What is Ore? - Definition, Types, Uses & Examples

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  • 0:00 Definition of Ore
  • 1:13 Types of Ore
  • 2:37 Uses for Ore
  • 3:40 Lesson Summary
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Lesson Transcript
Instructor: Heather Pier

Heather has taught high school and college science courses, and has a master's degree in geography-climatology.

Learn about ores, which are a special type of rock from which we can economically extract valuable elements and minerals. Ores are the source for some of the world's most important geological resources, including both precious and industrial metals and energy resources like uranium.

Definition of Ore

Unless you have some form of telepathy, you are probably reading this lesson on an electronic device. That electronic device and its associated battery contain any number of metals in its circuitry and components, and those metals all began their life as an ore. An ore is a special type of rock that contains a large enough amount of a particular mineral (usually a metal) to make it economically practical to extract that mineral from the surrounding rock. Not all minerals are found in a large enough amount in one location to make it worth it to remove the ore from the rock through a process known as mining. Ores can be mined in a number of ways, including strip mining as shown here at this uranium mine.

Strip mining
Strip mining pit

If there is a large enough amount present, the rock will be extracted and processed in a variety of ways (depending on the type of mineral) to remove the mineral from the surrounding rock. Once they are extracted and processed, the minerals can be turned into whatever products are desired, including the components in your cell phones and computers. One of the best known metals, gold, is extracted from gold ore like this sample.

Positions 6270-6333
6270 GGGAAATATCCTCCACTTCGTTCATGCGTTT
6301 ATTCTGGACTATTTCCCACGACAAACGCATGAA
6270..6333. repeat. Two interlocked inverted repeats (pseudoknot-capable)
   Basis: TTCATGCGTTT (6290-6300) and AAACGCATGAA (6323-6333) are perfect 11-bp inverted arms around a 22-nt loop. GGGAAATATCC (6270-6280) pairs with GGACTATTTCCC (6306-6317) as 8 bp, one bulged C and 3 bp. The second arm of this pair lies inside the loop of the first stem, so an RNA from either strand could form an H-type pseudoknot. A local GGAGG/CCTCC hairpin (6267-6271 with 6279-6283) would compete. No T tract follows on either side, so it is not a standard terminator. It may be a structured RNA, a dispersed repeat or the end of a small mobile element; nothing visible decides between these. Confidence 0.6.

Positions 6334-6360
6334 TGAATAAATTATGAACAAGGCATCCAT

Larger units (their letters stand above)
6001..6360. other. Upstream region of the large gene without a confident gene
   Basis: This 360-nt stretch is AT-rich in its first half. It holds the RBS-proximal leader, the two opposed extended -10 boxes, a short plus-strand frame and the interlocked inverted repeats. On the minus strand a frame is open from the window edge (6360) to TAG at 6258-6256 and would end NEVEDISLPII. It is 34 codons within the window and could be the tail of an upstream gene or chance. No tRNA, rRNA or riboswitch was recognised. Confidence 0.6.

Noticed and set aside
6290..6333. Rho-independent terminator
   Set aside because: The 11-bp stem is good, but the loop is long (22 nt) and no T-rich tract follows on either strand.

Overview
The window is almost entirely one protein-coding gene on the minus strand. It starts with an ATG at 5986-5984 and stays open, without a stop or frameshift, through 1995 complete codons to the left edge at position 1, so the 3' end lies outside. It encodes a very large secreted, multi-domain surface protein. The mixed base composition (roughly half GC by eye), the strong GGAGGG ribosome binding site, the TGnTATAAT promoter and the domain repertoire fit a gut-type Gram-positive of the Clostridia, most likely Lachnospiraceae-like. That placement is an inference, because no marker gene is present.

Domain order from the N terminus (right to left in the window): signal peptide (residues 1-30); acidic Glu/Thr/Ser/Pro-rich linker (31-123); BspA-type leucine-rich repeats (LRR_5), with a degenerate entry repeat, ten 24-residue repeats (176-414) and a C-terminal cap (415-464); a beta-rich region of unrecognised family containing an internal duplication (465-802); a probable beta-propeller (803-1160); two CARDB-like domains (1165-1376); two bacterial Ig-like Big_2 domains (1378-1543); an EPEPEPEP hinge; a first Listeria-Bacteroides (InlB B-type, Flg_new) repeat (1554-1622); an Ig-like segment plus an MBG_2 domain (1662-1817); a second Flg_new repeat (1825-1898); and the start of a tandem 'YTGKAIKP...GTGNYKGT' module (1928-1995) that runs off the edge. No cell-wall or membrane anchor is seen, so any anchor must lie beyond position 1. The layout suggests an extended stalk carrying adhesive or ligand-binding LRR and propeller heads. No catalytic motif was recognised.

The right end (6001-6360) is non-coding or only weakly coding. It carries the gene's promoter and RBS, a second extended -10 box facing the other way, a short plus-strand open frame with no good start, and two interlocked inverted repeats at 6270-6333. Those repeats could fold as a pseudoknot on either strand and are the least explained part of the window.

Gold ore
Large piece of gold ore

Types of Ore

Ores are classified based on how they form. Some ores form from the cooling and crystallization of minerals within magmas, lavas, or igneous intrusions. These are known as magmatic or volcanic ores. Nickel, copper, and iron ores are typically formed from magmatic or volcanic-related deposits. Carbonate alkaline ores are formed from other igneous processes other than volcanic and activity. Rare earth element ores and also some diamonds are part of the carbonate alkaline group. As you can imagine, if ores can form from igneous processes, then they can also form from metamorphic or sedimentary processes also. Metamorphic ores often contain lead, zinc, and silver, as well as some iron oxides. Sedimentary ore deposits include banded iron formations, and gold, platinum, zinc, tin, and even diamond-containing ores that formed in sedimentary environments. Lastly, ores can form as a result of hydrothermal processes. These processes involve the exposure of rocks and minerals to extremely hot water, usually near oceanic hydrothermal vents or hot springs. Most of the world's gold ores, as well as uranium ores, formed from hydrothermal processes.

Uses for Ore

So what are some uses for ore?

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